May 27th 2016
Oh what have they done to Dunbeacon Stone Circle. I hadn't visited it for a few years now and was looking forward to catching up with this ancient, wild, enigmatic circle.
Nice suprise to start - a stile signed Dunbeacon stone circle - leading along a newly constructed path (with several more stiles). So far - so good. Then the last stretch, and I can tell that it's not going to be good. The wire fenced avenue turns into a wooden fenced coral. The stones, imprisoned in a begrudgingly small pen. The wildness has gone, the mystery has gone. You might just as well be standing in a sterile museum environment. What have they done ?
visited on the 5th December 2011 after looking in on the Coolcoulaghta Standing Stones.
Walk up the lane from the car parking spot by the stones,and you will come to a gate on your right (there's a no unauthorised people beyond this point type sign !). Go through the gate and follow the track to the barn. The farmer was here, and he gave me permission and the best route to get to the circle.
Go through the gate to the left of the barn and follow the track down and to the right. There was a bull in here, which the farmer assured me was "docile". Go through another gate and into the field. The circle is up on the hill. It's a bit wet underfoot, but the worst of it is easily avoided.
This circle is in a lovely peaceful setting, with Dunmanus Bay to the North, Mount Corrin to the East and Mount Gabriel to the South.
It is the only stone circle on the Mizen peninsula. Out of eleven stones six are still standing and five lay flat with a central slab.
There was enough time to take some photographs and admire the setting, before the rain started, quickly turning into hale...... so I beat a hasty retreat back the way I had come. The bull watching my every move, but too busy eating to be bothered with me.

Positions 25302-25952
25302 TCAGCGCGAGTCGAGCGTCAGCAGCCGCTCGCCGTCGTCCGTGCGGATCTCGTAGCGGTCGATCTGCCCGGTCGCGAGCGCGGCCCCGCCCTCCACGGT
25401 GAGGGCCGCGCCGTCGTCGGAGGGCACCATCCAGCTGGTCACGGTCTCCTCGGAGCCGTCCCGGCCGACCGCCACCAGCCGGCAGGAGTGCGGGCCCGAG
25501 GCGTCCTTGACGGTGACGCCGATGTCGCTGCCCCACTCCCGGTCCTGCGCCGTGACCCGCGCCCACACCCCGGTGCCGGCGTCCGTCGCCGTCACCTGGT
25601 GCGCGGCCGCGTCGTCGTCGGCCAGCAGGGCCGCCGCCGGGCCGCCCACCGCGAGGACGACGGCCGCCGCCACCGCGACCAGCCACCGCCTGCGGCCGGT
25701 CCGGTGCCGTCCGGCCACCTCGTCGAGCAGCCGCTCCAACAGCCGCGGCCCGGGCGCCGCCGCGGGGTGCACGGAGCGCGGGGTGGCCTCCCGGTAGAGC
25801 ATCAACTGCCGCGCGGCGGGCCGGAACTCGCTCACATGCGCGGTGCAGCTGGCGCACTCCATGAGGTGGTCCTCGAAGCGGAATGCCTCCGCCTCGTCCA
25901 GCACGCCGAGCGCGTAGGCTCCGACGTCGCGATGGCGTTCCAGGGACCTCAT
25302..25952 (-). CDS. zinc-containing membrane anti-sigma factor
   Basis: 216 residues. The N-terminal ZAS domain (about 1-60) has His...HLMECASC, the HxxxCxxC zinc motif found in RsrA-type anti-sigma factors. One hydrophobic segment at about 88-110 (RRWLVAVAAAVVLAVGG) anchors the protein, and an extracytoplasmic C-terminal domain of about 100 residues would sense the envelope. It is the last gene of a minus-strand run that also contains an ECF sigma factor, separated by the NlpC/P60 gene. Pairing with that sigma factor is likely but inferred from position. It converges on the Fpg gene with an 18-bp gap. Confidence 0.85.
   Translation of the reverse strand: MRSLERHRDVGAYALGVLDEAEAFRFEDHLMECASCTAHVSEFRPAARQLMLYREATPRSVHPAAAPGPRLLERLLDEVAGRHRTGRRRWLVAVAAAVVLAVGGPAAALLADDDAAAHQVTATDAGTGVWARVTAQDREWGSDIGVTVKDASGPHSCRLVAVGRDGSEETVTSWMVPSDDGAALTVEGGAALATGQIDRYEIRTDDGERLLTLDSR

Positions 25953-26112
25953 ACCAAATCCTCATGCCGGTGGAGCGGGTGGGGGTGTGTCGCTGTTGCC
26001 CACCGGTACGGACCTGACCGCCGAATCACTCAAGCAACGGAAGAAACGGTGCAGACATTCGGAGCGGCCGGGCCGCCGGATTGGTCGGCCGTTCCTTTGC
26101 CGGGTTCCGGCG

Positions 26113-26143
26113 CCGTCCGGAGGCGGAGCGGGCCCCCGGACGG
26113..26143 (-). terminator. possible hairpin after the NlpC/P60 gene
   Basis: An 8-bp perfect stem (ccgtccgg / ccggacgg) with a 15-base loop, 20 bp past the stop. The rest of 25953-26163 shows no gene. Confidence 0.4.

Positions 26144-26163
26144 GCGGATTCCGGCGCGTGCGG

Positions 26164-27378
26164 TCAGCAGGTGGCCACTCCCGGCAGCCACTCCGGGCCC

One of my favourite aspects of stone circles in the southwest of Ireland, is their 'integration' in the surrounding landscape. Dunbeacon is a great, if not the best, example how much a site can gain attraction, simply from a well chosen location.
The stone circle lies about 3.5km southwest of Durrus and is the only one found on the Mizen Head peninsula. The circle is not signed, but east of the circle lies Dunbeacon Stone Row, which is signed and where you can park and leave your car. Follow the road uphill for ~250m until you reach a house on the right side, with a lane in front of it that leads west to a barn. Follow this lane, bypass the barn and you should see a farm track with a few gates that leads to the circle.
Of eleven tall stones only six still stand and in the center lies a slab-type stone. The site offers spectacular views to the north, northeast and south, but the most impressive one is over the circle to Mount Corrin.
If you think you're not sensible for 'spiritual' stuff, than sit here on a sunny day, enjoy the silence, let your eyes wander around and take a break from everyday life. This experience will probably change your mind, I can tell you first-hand ;-).
Visited around June 1998
Just as we pulled up at the point on the small country road nearest to the circle, it began to drizzle despite the bright sunshine.
We headed across a field in the direction of the circle, but the rain drove my (less megalithacentric) companions back to the car.
I continued uphill, becoming drenched but focused on skirting the fields leading to the circle. Once I sighted the circle I was so wet that there was no way I was going to turn back!
This circle is fairly 'knocked about', with several of the stones leaning at various angles and a couple fallen. I must admit that to me that just added to the attraction, making the circle feel more 'real', more 'used', more 'ancient'.
As I reached the far side of the circle I turned to look back the way I'd come and was rewarded with the sight of a vivid rainbow arcing perfectly above it....